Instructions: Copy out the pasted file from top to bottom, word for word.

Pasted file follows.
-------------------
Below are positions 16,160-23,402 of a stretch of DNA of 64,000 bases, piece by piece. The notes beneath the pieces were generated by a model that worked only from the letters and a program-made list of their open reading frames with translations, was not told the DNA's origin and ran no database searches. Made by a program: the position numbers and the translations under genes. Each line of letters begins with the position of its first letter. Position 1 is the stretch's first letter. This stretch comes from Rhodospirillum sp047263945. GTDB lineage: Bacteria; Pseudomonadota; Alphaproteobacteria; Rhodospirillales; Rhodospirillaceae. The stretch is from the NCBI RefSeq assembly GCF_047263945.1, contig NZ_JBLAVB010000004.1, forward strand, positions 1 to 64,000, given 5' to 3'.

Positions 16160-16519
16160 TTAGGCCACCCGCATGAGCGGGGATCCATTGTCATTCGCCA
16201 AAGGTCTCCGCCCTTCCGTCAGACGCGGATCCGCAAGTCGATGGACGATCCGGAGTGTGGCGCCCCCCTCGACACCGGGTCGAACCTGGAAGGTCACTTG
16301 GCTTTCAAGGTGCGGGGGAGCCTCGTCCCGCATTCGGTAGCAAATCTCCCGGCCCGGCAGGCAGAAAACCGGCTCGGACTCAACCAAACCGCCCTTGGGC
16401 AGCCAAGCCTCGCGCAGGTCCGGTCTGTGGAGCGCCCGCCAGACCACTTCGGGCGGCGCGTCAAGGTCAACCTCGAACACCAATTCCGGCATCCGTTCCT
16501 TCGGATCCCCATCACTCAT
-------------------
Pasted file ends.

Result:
Below are positions 16,160-23,402 of a stretch of DNA of 64,000 bases, piece by piece. The notes beneath the pieces were generated by a model that worked only from the letters and a program-made list of their open reading frames with translations, was not told the DNA's origin and ran no database searches. Made by a program: the position numbers and the translations under genes. Each line of letters begins with the position of its first letter. Position 1 is the stretch's first letter. This stretch comes from Rhodospirillum sp047263945. GTDB lineage: Bacteria; Pseudomonadota; Alphaproteobacteria; Rhodospirillales; Rhodospirillaceae. The stretch is from the NCBI RefSeq assembly GCF_047263945.1, contig NZ_JBLAVB010000004.1, forward strand, positions 1 to 64,000, given 5' to 3'.

Positions 16160-16519
16160 TTAGGCCACCCGCATGAGCGGGGATCCATTGTCATTCGCCA
16201 AAGGTCTCCGCCCTTCCGTCAGACGCGGATCCGCAAGTCGATGGACGATCCGGAGTGTGGCGCCCCCCTCGACACCGGGTCGAACCTGGAAGGTCACTTG
16301 GCTTTCAAGGTGCGGGGGAGCCTCGTCCCGCATTCGGTAGCAAATCTCCCGGCCCGGCAGGCAGAAAACCGGCTCGGACTCAACCAAACCGCCCTTGGGC
16401 AGCCAAGCCTCGCGCAGGTCCGGTCTGTGGAGCGCCCGCCAGACCACTTCGGGCGGCGCGTCAAGGTCAACCTCGAACACCAATTCCGGCATCCGTTCCT
16501 TCGGATCCCCATCACTCAT